BBC Oxford TV is under threat as managers meet today to discuss shutting down the Banbury Road operation and moving it to Southampton.

The cost-cutting plan, unveiled to staff on Monday, would see the county lose its dedicated news bulletins and threatens almost 20 jobs, the Oxford Mail understands.

An expanded BBC South Today programme could be screened instead in a move which critics last night warned would be detrimental for news coverage in Oxfordshire.

Such a move would be similar to ITV’s restructuring of local news two years ago. Then Abingdon-based Thames Valley Tonight was closed and replaced by Southampton-based Meridian Tonight.

The BBC change comes with the corporation also looking at replacing much of its local radio programmes – apart from the breakfast and drive-time shows – with content from national news and sport station, BBC Radio 5 Live.

There are 22 staff working on the television bulletins in Oxford – and one insider forecast it may become a ‘district office’ staffed by about three people. Among those whose jobs could be under threat are presenters Geraldine Peers, below, and Jerome Sale.

Managers meeting in Reading today are discussing cutting three regional news outlets – Oxford, Cambridge and the Channel Islands.

It is decided to make it a formal proposal today it will then go to the BBC Trust for further discussion.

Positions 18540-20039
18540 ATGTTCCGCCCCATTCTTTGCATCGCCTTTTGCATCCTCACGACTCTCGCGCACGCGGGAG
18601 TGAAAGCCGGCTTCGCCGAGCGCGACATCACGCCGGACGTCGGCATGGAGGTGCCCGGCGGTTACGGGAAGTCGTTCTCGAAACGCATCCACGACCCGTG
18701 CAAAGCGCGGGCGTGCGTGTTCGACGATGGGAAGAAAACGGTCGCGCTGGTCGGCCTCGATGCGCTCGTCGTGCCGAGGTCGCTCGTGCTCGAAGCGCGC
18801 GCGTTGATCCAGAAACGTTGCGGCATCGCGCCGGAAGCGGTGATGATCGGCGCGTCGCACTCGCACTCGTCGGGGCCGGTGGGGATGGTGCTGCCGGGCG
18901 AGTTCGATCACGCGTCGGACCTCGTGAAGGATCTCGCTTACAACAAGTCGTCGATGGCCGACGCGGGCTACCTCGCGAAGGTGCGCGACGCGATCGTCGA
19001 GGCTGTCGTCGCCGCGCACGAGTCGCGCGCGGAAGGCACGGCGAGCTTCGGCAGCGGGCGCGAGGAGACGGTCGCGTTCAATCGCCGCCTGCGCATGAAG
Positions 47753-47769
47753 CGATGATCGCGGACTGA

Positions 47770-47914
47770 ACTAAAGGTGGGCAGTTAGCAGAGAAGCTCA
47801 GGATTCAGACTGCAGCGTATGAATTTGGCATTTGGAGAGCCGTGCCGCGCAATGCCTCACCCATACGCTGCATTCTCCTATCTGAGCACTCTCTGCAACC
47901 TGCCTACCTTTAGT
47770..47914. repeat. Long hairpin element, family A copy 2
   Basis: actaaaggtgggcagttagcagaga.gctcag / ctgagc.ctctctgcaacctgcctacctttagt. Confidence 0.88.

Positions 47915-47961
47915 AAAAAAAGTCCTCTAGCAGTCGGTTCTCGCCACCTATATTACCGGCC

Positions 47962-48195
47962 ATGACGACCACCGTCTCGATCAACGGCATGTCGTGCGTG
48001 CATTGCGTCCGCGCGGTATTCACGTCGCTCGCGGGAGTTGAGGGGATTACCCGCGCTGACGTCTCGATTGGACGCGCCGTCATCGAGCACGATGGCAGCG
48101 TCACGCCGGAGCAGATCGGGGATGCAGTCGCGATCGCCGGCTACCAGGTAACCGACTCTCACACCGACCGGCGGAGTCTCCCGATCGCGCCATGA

The closure, were it to go ahead, would come into effect in about a year.

The idea stems from the BBC’s commitment to cut 20 per cent of its costs following the decision to freeze the TV licence fee for five years.

One BBC insider said: “The feeling is that it is more likely to happen than not. They would not have given such unsettling news to people unless you have got no choice but to tell them.

“A lot of people would say because of the ITV move it is the wrong time for the BBC to pull out as well.”

Anna Wagstaff, secretary of the Oxford and District branch of the National Union of Journalists, said: “We shall fight this all the way and shall be calling on councillors and MPs to support us.

“The BBC local TV news goes well beyond commercial issues. It performs a public service role here that people really value and love.

“Its extraordinary that the BBC should even consider closing it.”

She added that if the plan went ahead, the BBC Oxford audience would lose a service they had enjoyed for 10 years. Before that the regional programme, Newsroom South East, was had little content from Oxford.

BBC Oxford TV puts out local news five days a week at 3pm, 6.30pm and 10.25pm. Its 6.30pm flagship programme has an audience share of 32.5 per cent, or more than 300,000 of the potential one million viewers it could reach.

Viewing figures have been stable in recent years.

Currently the first 10 minutes of the 6.30pm local TV broadcast Monday to Thursday comes from Oxford and the rest from Southampton, with all the programme coming from Oxford on Fridays. All the 10.25pm programmes on Monday to Friday are broadcast from Oxford.

BBC spokesman Kate Buxton said: “No decisions have yet been made and therefore any reports are speculation. What we have made clear is that local, regional and national services will continue to be at the heart of what we do.

“Any decisions coming out of the process would be subject to approval by the BBC Trust.”

The BBC refused to comment on estimates it had cost £18m on the current broadcasting set-up in Oxford, or how much the closing of BBC Oxford TV news would save.